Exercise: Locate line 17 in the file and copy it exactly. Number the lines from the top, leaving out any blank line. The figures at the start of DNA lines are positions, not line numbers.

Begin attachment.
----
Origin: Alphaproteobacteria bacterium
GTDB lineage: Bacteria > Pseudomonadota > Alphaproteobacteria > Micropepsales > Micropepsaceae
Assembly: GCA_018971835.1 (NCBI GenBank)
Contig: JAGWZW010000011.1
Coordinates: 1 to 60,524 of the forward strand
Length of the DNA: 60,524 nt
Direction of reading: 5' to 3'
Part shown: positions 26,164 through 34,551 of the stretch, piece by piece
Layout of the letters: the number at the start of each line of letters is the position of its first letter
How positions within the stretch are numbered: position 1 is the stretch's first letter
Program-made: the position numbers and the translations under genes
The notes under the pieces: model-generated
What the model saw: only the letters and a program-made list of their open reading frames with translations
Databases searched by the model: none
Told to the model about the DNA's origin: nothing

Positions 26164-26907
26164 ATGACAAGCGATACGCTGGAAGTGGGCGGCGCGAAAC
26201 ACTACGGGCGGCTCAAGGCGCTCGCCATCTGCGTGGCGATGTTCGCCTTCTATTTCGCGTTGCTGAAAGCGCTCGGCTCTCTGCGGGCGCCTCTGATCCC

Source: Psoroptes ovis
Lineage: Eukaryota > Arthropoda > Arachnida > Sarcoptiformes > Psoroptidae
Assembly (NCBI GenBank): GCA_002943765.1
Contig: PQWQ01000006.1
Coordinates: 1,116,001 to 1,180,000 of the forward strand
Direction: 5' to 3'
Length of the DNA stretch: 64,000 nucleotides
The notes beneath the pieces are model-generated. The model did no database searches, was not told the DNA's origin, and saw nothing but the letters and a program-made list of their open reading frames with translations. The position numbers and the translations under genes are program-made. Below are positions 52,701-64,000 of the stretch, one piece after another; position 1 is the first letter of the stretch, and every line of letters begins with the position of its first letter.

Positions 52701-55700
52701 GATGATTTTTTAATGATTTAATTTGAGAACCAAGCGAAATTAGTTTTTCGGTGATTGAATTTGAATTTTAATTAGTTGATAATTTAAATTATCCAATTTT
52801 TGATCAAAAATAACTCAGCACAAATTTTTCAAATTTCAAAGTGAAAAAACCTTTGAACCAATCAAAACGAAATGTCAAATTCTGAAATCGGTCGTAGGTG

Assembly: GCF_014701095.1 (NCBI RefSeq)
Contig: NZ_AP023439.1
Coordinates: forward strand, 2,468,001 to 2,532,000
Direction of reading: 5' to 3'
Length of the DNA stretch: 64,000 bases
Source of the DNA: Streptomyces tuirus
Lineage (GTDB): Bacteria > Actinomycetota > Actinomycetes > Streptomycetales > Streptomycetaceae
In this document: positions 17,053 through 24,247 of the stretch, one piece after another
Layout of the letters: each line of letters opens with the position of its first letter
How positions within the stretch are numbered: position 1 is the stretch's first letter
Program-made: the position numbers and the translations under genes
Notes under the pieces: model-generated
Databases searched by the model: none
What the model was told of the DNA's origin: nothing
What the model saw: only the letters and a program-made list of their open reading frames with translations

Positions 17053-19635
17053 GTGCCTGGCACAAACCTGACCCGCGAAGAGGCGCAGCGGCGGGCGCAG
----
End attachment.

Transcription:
26164 ATGACAAGCGATACGCTGGAAGTGGGCGGCGCGAAAC